High school is when many young people explore their identities through experimenting with personal style. This won't be the case for students in the Shamokin Area School District in Pennsylvania, which has instituted strict and thorough guidelines on what is acceptable dress and appearance.
The district is implementing dress code revisions that will immediately impact middle school students and will be enforced for high school students next year. This timetable will give older students time to adjust to the new rules, says Superintendent James T. Zack.
PennLive reports the new restrictions include:
- Piercings of the lip, tongue and nose are no longer allowed, with the exception of ears.
- Beads, dog collars, heavy chains on outer garments, spiked jewelry and temporary dental caps are now forbidden. Tattoos with offensive language are also not welcome.
- Pants can only be khaki, navy, black or gray. Tops may be any color as long as they are collared.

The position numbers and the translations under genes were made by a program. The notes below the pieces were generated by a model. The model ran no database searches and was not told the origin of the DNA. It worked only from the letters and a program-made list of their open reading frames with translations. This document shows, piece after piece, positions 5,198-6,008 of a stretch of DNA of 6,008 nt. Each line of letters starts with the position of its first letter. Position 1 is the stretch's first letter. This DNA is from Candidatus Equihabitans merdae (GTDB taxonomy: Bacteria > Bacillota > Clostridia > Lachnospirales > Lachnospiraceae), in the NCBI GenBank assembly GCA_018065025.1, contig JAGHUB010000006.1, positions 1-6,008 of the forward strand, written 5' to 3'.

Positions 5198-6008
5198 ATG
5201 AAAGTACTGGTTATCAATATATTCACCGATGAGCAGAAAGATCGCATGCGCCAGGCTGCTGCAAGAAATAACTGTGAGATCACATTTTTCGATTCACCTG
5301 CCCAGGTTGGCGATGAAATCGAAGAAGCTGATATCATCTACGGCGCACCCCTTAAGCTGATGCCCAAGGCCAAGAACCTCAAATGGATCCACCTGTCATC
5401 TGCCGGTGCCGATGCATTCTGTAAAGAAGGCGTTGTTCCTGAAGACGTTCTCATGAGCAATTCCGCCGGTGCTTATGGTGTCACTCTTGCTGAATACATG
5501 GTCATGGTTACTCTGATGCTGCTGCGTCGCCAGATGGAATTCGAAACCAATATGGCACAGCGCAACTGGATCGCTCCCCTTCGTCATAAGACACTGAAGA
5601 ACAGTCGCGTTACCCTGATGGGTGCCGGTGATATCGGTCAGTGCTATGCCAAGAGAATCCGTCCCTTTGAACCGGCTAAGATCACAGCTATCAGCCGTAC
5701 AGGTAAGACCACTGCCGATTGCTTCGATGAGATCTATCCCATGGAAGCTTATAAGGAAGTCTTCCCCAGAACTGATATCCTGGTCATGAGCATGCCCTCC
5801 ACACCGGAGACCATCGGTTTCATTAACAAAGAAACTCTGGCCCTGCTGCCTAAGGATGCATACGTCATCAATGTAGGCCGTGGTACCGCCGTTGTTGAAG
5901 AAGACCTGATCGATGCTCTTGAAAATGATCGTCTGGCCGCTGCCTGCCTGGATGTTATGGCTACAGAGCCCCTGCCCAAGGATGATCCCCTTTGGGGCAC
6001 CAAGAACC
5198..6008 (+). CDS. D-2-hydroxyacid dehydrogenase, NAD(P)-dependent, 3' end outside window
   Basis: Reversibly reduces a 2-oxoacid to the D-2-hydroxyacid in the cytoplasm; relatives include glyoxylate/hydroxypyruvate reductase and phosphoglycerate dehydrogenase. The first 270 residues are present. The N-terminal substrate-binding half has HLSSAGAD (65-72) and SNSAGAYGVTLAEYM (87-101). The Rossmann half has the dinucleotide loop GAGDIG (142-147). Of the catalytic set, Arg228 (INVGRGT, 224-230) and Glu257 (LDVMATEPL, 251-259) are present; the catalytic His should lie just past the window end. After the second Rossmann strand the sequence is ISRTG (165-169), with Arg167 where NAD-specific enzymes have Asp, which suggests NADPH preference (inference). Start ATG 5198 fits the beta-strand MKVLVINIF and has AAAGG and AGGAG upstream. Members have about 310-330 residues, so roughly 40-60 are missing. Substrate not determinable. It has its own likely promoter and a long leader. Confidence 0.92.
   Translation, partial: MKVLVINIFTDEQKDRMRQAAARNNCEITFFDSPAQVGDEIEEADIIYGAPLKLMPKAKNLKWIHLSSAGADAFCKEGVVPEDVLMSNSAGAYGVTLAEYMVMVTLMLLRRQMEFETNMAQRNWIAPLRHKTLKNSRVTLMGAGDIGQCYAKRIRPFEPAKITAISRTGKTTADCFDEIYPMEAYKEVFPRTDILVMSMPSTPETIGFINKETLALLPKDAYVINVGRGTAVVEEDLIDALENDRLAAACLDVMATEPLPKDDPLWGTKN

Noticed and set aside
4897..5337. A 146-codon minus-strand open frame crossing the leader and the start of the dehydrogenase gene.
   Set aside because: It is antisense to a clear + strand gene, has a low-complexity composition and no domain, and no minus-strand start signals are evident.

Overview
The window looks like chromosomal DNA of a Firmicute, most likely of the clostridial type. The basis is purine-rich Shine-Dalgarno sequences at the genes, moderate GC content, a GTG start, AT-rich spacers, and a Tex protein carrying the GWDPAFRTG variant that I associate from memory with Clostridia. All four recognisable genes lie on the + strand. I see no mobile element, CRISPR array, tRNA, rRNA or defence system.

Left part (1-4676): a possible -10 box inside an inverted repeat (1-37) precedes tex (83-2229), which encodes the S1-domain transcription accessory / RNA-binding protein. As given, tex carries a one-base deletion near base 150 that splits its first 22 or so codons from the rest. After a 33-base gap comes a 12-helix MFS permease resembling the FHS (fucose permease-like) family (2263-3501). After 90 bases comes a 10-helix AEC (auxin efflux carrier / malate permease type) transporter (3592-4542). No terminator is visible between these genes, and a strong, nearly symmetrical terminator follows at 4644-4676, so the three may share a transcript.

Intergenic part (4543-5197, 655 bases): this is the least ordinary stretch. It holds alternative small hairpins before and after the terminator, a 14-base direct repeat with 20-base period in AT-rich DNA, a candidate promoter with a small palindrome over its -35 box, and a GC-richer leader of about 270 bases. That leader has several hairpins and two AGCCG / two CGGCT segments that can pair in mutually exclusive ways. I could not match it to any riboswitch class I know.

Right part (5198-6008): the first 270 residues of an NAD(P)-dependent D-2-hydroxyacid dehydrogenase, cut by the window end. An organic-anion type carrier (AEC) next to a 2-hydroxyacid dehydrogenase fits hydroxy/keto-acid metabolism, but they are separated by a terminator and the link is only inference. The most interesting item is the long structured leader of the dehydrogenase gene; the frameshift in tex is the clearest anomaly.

- Graphic tees depicting any brands, such as Nike, are also not allowed.
These rules will also be applied to teachers and staff.
A check conducted by PennLive reveals these dress code restrictions are not being applied by neighboring Pennsylvania school districts. The Shamokin District is attempting to be proactive, claiming that body piercings and flamboyant clothes are a distraction.
“The administration and/or teaching staff may require that students remove any jewelry or adornments if the manner in which they are worn or displayed are not appropriate and pose a danger to the safety or welfare of the student, other students, or staff an may pose a threat of interruption of the educational process,” says Zack. “We feel we will have a better learning experience.”
The changes are scheduled to begin Sept. 8, when the Shamokin Area Junior High School begins classes. This start date may be pushed back amid teacher threats to go on strike over contract disputes, WNEP reports.
Conservative dress codes often come under heavy criticism. Students nationwide complain the rules restrict their individuality and that policies often target females, reports The Guardian.